Just Foodamooga

Just Food

The Just Food section of the Great GoogaMooga Festival (widely griped about here), was a haven in a sea of dangerously hungry foodies. A tightly-knit variety of stands promoting local farms, tasty veggies, and sustainability nestled itself up on a hill overlooking the rest of the fest. Equally apart from the nostalgic riffs of the Lez Zeppelin stage and the bluesy soul of the Fitz & the Tantrums stage, it was the perfect hide-out for a breather.

In this grassy home away from home, Just Food advocates smilingly handed out CSA pamphlets, promoted urban gardens, and sold “seed bombs,” combinations of seeds and compost that if one chucks anywhere (like say, an abandoned lot) will grow magical plots of flowers.

Below, kiddies find some shade under an elevated planter box growing vegetables from a public school youth farm!

Youth Farm!

Just Food, you win again.

A Taste of Googa

Googa StandsThis weekend, 40,000 people (including our own haphazard crew) descended upon Prospect Park for the highly anticipated Great GoogaMooga Festival. The event was a showcase for New York’s hippest restaurants, each of which offered up one dish that represented their style in half or full portions, so you could try some of everything.  A foodie’s delight.

The concept for the festival was great: hand out free tickets to a slew of people and point them to the food stands.  And with stands manned by teams from Jean Georges, Baohaus, Luke’s Lobster, The Spotted Pig, Big Gay Ice Cream, Momofuku, and more, expectations were high. From what I can tell, the restaurants lived up to their reputations. Unfortunately, the festival wasn’t run with quite the same elegance as your average restaurant kitchen.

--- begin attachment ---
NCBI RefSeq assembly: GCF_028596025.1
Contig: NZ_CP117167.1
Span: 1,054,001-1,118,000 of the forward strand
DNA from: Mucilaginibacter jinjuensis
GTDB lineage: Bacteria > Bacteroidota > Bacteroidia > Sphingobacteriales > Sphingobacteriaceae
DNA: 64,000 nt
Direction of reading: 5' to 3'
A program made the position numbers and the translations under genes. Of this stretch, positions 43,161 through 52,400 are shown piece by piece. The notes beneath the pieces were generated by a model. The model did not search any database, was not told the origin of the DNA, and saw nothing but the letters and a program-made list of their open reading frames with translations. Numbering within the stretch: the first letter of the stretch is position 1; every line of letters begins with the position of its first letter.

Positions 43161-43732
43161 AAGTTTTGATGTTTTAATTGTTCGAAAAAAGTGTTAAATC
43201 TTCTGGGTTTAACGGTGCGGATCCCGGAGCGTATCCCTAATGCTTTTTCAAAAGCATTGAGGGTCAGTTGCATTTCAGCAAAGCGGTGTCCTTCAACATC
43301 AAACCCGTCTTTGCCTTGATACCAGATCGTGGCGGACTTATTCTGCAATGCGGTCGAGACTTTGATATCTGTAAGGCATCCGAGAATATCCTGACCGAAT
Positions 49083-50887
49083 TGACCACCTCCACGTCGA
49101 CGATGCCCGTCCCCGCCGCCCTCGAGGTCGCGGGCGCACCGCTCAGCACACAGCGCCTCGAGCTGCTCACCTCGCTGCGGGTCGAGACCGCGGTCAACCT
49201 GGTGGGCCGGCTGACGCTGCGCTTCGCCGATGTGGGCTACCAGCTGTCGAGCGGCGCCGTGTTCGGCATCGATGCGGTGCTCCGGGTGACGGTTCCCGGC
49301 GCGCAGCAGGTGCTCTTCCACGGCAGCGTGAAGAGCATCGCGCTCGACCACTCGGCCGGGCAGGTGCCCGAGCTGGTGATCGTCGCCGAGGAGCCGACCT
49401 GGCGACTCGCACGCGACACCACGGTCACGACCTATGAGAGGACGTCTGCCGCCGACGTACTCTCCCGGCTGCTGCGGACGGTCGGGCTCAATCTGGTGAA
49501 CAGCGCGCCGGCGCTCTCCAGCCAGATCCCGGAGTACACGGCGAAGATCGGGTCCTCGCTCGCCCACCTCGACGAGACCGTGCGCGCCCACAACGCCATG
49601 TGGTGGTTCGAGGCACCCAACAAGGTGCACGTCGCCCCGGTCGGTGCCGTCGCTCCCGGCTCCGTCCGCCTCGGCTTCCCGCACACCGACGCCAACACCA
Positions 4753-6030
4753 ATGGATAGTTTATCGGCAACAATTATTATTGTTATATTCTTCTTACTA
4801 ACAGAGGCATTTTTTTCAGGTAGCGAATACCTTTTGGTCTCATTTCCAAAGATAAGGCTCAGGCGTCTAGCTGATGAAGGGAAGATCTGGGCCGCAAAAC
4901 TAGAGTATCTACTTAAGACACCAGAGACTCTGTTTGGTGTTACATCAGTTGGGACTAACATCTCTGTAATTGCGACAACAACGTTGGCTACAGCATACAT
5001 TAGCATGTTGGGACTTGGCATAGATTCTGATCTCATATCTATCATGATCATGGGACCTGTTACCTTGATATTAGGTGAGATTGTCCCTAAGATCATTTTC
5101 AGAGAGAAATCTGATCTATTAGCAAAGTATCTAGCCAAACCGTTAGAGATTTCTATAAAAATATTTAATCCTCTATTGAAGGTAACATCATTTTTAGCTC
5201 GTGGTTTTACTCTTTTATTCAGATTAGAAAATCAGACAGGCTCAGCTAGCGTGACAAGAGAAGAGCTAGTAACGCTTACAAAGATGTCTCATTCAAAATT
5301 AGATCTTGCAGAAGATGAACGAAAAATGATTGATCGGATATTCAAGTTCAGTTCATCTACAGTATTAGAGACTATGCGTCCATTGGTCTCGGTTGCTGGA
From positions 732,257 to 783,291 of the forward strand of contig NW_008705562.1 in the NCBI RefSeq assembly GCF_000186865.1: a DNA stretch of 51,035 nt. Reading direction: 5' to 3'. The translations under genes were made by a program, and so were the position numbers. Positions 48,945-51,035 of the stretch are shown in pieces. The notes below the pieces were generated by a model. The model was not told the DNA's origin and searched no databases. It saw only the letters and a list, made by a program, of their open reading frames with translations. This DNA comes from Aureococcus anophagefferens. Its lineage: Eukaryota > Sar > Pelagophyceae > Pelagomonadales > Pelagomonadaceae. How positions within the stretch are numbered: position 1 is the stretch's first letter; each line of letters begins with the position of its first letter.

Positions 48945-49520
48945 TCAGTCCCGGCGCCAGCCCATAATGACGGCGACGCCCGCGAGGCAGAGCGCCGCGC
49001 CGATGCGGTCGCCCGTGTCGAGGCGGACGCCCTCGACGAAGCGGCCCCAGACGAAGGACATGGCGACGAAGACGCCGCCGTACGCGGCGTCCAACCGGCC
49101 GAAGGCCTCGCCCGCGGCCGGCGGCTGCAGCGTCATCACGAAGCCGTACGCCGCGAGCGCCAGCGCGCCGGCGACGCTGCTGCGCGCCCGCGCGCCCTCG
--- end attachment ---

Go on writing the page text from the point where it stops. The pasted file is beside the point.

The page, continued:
The event garnered tremendous publicity… most of it bad.  Among complaints about long lines and lack of cell phone reception (true of any festival), were legitimate laments. Food started running out around 3:30 on Sunday (apparently sooner on Saturday), which is a bummer if you planned on hanging out until closing time at 8:00, and a big deal if you sprung for the all-inclusive $250 “Extra Mooga” tickets. “Extra Mooga”Reading the GoogaMooga also got you access to special events, which most of the general population did not seem to know were going to be special events. Our hopes of seeing Masaharu Morimoto break down a fish, Anthony Bourdain mock everyone under the sun, and the hubs’ desire to eat hordes of ocean boogers (aka: oysters), were all dashed to oblivion once we walked through the gate. This was seemingly misled in their advertising. (Or, to be fair, possibly misread.)

Another misleading aspect was that the festival would be local-leaning. GoogaMooga teamed up and advertised through Just Food, indicating that there would be a big push toward farm-to-table attitudes. Unfortunately, there was merely a designated corner of the festival for Just Food sponsored spectacles (including a very charming CSA Cook-Off and Blue Hill Sausage-Grinding… lovable, but graphic). This was a downer given this obvious opportunity to promote local farms, humane meat production, and conscious eating. We saw virtually no information at the restaurant stands about where its food came from and actually witnessed someone on stage defend Tyson. Poor form, Googa.